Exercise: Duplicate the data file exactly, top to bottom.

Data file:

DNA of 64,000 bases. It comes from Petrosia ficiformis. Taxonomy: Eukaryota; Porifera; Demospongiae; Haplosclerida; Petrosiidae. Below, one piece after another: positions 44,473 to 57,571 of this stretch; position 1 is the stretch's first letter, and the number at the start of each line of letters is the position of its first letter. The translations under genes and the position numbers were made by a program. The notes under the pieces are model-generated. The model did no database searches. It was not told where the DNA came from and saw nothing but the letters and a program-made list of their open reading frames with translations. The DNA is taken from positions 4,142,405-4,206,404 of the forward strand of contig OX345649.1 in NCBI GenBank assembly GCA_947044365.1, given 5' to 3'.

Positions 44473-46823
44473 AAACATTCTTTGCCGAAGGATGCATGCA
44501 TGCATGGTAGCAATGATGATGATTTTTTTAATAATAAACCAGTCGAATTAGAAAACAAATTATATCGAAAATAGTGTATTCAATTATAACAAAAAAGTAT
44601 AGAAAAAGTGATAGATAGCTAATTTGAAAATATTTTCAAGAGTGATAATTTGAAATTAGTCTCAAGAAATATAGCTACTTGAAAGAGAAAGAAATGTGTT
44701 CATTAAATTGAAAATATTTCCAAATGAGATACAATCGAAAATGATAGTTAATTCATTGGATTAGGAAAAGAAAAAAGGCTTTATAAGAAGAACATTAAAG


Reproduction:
DNA of 64,000 bases. It comes from Petrosia ficiformis. Taxonomy: Eukaryota; Porifera; Demospongiae; Haplosclerida; Petrosiidae. Below, one piece after another: positions 44,473 to 57,571 of this stretch; position 1 is the stretch's first letter, and the number at the start of each line of letters is the position of its first letter. The translations under genes and the position numbers were made by a program. The notes under the pieces are model-generated. The model did no database searches. It was not told where the DNA came from and saw nothing but the letters and a program-made list of their open reading frames with translations. The DNA is taken from positions 4,142,405-4,206,404 of the forward strand of contig OX345649.1 in NCBI GenBank assembly GCA_947044365.1, given 5' to 3'.

Positions 44473-46823
44473 AAACATTCTTTGCCGAAGGATGCATGCA
44501 TGCATGGTAGCAATGATGATGATTTTTTTAATAATAAACCAGTCGAATTAGAAAACAAATTATATCGAAAATAGTGTATTCAATTATAACAAAAAAGTAT
44601 AGAAAAAGTGATAGATAGCTAATTTGAAAATATTTTCAAGAGTGATAATTTGAAATTAGTCTCAAGAAATATAGCTACTTGAAAGAGAAAGAAATGTGTT
44701 CATTAAATTGAAAATATTTCCAAATGAGATACAATCGAAAATGATAGTTAATTCATTGGATTAGGAAAAGAAAAAAGGCTTTATAAGAAGAACATTAAAG